Tag Archives: green book podcast

Green Book Pod 3: the party’s messaging on Brexit

There’s a paradox about people’s position on Brexit. Much as a clear majority of voters would support Remain (or Rejoin) in a new referendum, knowing what they know now, many of them nevertheless have no desire to go back to the divisiveness of the pre- and post-referendum period. Many families, friendship groups, communities and social groupings have been riven by Brexit; some people are still not on speaking terms with those on the other side. It’s little wonder that the Remain/Leave division is still the most powerful in British politics.

That makes the route back into the EU one that has to be handled with great delicacy – a question that we explored in the third episode of the Green Book Pod series of discussions on key issues for the Liberal Democrats, now available on Lib Dem Podcast via the usual platforms and also here on YouTube.

Some of the evidence for the paradox was presented by Luke Tryl, UK Director of the think tank ‘More in Common’, that takes its name from the quote from the murdered Labour MP Jo Cox: we are far more united and have far more in common than that which divides us. He told the podcast that public opinion is increasingly swinging towards the belief that Brexit was a mistake and that the UK should rejoin the EU, but focus groups reveal little enthusiasm for another referendum campaign, thanks to the horrors of 2016–19.

Professor Anand Menon, director of the ‘UK in a Changing Europe’ programme, added that, while there is mounting evidence of the damage caused by Brexit, it would be dangerous to think that rejoining will be easy. The EU has suffered much less than the UK from Brexit, so its incentives to renegotiate the relationship are not strong (the episode was recorded two days before Ursula von der Leyen, the President of the European Commission, claimed that the UK could rejoin the EU).

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How the Lib Dems can be distinctive on the environment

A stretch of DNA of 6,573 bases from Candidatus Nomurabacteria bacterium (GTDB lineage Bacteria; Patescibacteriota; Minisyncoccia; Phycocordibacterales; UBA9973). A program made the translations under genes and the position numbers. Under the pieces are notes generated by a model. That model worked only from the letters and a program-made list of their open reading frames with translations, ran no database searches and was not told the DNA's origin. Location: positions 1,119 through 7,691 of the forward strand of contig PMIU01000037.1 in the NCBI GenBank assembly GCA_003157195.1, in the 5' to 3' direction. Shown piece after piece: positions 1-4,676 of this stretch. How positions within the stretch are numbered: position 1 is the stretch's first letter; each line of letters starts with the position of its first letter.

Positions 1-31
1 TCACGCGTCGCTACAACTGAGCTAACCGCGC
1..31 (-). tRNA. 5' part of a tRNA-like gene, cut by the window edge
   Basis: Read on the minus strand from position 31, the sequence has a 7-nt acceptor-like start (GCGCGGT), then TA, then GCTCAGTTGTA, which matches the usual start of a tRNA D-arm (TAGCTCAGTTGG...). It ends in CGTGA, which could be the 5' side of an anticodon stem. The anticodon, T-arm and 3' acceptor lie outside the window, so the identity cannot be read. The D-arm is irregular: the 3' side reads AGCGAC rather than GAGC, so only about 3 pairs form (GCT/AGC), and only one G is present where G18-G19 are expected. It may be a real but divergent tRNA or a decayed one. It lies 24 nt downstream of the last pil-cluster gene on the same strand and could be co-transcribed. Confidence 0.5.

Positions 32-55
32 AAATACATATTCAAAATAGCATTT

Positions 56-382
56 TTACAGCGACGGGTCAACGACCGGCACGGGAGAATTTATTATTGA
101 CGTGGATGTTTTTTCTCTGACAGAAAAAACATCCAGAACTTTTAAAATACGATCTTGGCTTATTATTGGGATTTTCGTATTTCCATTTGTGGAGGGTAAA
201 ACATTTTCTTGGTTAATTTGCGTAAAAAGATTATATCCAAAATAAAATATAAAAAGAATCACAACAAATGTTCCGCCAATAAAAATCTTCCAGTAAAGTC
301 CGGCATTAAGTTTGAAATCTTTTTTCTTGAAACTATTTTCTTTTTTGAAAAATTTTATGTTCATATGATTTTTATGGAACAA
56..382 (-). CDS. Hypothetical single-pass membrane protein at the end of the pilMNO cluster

It’s important to remind people that we were Britain’s original Green Party. We were into environmentalism in the 1920s when the Liberal Party’s Yellow Book proposed setting up national parks. The party’s manifesto at the February 1974 general election was one of the greenest ever, and the Liberals had policies in the 1979 manifesto decrying the measurement of economic growth in terms of GDP.

It’s also important to remember that being the first doesn’t mean we remain the authority on political representation of environmentalism. Far from it. In a YouGov opinion poll five months ago that asked “Which political party do you think would be best to handle the environment and climate change?”, the Lib Dems came fourth. The Greens were top with 25%, Labour second with 15%, the Conservatives third on 12%, and we polled just 4% (others 2%, don’t know 26%, none 17%). Yet the party’s commitment to the environment is integral to Liberalism – Liberals regard the environment as part of the common good, so we condemn any entity that harmfully exploits the natural environment.

The problem, therefore, is the messaging: how do we Lib Dems get voters to see that we are a fundamentally green party? This formed the basis of the discussion on the second Green Book podcast, published by the people behind The Green Book that appeared in 2013. Hosted by the next MP for Eastbourne – sorry, got ahead of myself there – by the Lib Dem PPC for Eastbourne Josh Babarinde, it featured discussion among the veteran environmental activist Tom Burke (now of the E3G think tank), James Murray, the founding editor of Business Green, and Chris Willmore, a former sustainability professor who’s now the Lib Dem cabinet member for planning and regeneration at South Gloucestershire council.

You can watch the episode here:

The discussion is well worth a listen, because there were different approaches to the central issue of how to make the Lib Dems distinctive on green issues. It covered several aspects of the environmental debate, including the risk of voter backlash, and that old chestnut of how you find the balance between, on the one hand, letting the state set the price signals and then leaving it to individuals and businesses to be the change, and, on the other, allowing the state a bigger role in order to green our way of life via a ‘just transition’.